With its rolling green landscapes and slow pace of life, New Zealand has long been the destination for emigrants searching for a better life for themselves and a great place to rear children.

A rising teenage suicide rate cracks that image.Suicide is the second biggest killer of New Zealanders aged between 15 and 24. As in many nations, the problem is more common among young men.

"The suicide rate for young New Zealand men is nearly three times higher than their counterparts in England and Wales," said Max Abbott, director of the Mental Health Foundation of New Zealand. It is slightly below the U.S. rate.

Abbott said studies of hospital admissions in 1987 showed one in 500 teenagers attempts suicide.

"This is a very conservative figure because a lot are not reported," he said. "It is certainly a major health problem."

A health department study entitled Suicide Risk and Prevention said it was not abnormal for teenagers to think about killing themselves.

"During adolescence . . . there is an increase in physical and emotional activity . . . moods swing, and their behavior becomes extreme," the report said.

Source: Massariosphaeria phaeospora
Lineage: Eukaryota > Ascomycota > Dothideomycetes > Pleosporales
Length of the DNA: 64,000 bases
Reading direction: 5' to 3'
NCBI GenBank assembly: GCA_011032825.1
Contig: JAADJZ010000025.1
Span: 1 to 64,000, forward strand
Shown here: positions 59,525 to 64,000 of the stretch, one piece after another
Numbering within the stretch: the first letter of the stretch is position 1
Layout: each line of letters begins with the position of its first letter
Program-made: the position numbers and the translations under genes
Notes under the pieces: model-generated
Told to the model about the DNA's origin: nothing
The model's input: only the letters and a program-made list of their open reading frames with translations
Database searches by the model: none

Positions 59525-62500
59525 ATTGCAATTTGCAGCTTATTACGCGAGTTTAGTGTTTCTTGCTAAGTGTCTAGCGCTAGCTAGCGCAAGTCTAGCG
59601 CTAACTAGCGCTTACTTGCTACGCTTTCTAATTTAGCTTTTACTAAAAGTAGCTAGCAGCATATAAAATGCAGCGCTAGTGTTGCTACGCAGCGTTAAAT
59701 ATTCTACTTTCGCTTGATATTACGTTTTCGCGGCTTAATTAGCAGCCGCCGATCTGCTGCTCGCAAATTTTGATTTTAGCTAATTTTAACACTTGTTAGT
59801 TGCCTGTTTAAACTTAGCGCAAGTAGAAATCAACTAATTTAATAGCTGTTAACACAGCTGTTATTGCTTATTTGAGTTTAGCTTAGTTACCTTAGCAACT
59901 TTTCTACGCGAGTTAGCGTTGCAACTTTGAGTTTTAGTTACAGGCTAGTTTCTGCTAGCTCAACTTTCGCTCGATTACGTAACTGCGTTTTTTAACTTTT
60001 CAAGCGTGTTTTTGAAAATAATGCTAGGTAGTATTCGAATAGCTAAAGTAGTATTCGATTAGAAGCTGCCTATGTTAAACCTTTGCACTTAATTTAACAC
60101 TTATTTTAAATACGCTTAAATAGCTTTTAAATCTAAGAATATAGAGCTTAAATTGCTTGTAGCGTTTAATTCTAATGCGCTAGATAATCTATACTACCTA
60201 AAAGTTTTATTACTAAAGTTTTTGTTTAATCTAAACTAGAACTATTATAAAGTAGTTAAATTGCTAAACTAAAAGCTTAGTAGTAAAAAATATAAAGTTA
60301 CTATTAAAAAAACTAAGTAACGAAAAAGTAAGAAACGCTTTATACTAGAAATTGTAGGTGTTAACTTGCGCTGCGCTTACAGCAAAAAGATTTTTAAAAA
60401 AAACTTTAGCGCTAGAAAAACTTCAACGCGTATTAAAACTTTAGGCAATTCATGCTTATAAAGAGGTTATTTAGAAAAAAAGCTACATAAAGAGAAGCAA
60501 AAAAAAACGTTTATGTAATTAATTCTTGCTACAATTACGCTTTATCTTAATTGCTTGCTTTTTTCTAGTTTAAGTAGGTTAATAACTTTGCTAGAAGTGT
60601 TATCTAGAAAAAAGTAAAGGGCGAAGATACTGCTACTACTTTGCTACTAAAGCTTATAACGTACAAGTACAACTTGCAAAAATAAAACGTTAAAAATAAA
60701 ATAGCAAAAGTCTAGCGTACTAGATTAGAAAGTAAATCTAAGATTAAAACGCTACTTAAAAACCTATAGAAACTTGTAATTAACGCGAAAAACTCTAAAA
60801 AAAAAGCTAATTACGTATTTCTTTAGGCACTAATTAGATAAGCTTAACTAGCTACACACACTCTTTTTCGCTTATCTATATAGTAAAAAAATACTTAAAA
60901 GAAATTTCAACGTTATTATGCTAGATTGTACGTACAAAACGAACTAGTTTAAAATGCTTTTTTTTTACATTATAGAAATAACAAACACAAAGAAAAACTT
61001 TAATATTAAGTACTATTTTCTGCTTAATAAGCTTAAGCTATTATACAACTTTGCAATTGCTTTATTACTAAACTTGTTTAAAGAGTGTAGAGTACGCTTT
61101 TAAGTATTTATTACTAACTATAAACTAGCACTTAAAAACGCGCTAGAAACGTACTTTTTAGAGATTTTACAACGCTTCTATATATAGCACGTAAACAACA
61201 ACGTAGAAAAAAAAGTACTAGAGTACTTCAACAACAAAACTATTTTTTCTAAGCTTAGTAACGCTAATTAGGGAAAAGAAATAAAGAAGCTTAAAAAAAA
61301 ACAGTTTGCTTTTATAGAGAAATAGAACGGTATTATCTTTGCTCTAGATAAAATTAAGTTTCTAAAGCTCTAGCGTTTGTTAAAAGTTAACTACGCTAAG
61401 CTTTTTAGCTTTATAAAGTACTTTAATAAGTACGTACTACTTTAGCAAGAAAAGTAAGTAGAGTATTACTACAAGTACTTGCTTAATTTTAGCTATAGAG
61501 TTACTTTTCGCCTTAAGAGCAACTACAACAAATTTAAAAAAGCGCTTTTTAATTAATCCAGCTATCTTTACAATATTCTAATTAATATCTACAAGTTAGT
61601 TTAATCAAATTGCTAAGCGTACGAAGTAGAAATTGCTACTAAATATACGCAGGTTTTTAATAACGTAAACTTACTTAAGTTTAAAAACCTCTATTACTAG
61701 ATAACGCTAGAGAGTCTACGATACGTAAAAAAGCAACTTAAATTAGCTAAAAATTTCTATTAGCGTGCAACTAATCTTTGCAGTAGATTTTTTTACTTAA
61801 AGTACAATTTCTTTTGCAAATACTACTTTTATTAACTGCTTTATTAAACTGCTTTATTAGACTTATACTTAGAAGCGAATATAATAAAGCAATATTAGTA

Barry Taylor, who works on a National Youth Council program to combat the problem, said that besides the normal pressures all teenagers face, economic pressure takes a toll.

"Unemployment is a major factor, said Taylor, adding that youths are told they are welfare cheats and lose self-worth.

With unemployment at 8.0 percent in July - very high by New Zealand standards - high school graduates have found few prospects.

The Rev. Charles Waldegrave, a worker with Anglican church family services, said he believed there was a link between unemployment and suicide.

"New Zealand is a great place to grow up in if you are in the top 60 percent of incomes," he said. "It is not if you are in the bottom 30 percent."

Suicide is contagious.

"There is a real phenomenon we call the suicide virus," said youth worker Taylor. "If one person in a group of friends does it, it is likely another will try it."

New Zealand's National Youth Council established a youth mental health program last year in response to the rising suicide rate. Its aim was to promote mental health among young New Zealanders. It includes training programs for youth leaders and courses on stress.

Lack of support has been a problem. Taylor said he knows of only one Wellington psychiatrist specializing in adolescent problems.

According to the Mental Health Foundation, the number of suicides for males 15 to 19 years old have increased to 15 to 16 per 100,000 in the early 1980s against about three per 100,000 in the 1960s.

In the 20 to 24 year age group, male suicides increased to between 27 and 28 per 100,000 from about six per 100,000 people in the 1960s.

For female teens, the rate was about seven per 100,000 in early 1980s. Experts theorize that males here have a higher suicide rate because society puts more pressure on them to succeed.